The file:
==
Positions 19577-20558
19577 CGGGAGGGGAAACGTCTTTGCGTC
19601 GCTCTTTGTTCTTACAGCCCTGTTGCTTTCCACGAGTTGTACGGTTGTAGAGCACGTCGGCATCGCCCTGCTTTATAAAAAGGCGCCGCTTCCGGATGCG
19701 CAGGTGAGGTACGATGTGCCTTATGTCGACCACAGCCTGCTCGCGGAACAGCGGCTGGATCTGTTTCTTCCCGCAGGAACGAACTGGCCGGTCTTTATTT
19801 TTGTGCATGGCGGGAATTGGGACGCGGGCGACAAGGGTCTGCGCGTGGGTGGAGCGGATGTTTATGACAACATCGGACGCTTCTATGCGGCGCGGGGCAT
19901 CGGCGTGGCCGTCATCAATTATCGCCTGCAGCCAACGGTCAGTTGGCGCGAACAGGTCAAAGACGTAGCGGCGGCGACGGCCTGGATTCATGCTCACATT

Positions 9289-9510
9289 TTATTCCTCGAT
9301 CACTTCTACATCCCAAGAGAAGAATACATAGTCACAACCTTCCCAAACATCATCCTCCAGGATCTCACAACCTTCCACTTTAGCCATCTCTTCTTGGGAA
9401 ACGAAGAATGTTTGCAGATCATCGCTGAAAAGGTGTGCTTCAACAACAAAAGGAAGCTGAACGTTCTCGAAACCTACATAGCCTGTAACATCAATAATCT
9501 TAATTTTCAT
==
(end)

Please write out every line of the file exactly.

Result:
Positions 19577-20558
19577 CGGGAGGGGAAACGTCTTTGCGTC
19601 GCTCTTTGTTCTTACAGCCCTGTTGCTTTCCACGAGTTGTACGGTTGTAGAGCACGTCGGCATCGCCCTGCTTTATAAAAAGGCGCCGCTTCCGGATGCG
19701 CAGGTGAGGTACGATGTGCCTTATGTCGACCACAGCCTGCTCGCGGAACAGCGGCTGGATCTGTTTCTTCCCGCAGGAACGAACTGGCCGGTCTTTATTT
19801 TTGTGCATGGCGGGAATTGGGACGCGGGCGACAAGGGTCTGCGCGTGGGTGGAGCGGATGTTTATGACAACATCGGACGCTTCTATGCGGCGCGGGGCAT
19901 CGGCGTGGCCGTCATCAATTATCGCCTGCAGCCAACGGTCAGTTGGCGCGAACAGGTCAAAGACGTAGCGGCGGCGACGGCCTGGATTCATGCTCACATT

Positions 9289-9510
9289 TTATTCCTCGAT
9301 CACTTCTACATCCCAAGAGAAGAATACATAGTCACAACCTTCCCAAACATCATCCTCCAGGATCTCACAACCTTCCACTTTAGCCATCTCTTCTTGGGAA
9401 ACGAAGAATGTTTGCAGATCATCGCTGAAAAGGTGTGCTTCAACAACAAAAGGAAGCTGAACGTTCTCGAAACCTACATAGCCTGTAACATCAATAATCT
9501 TAATTTTCAT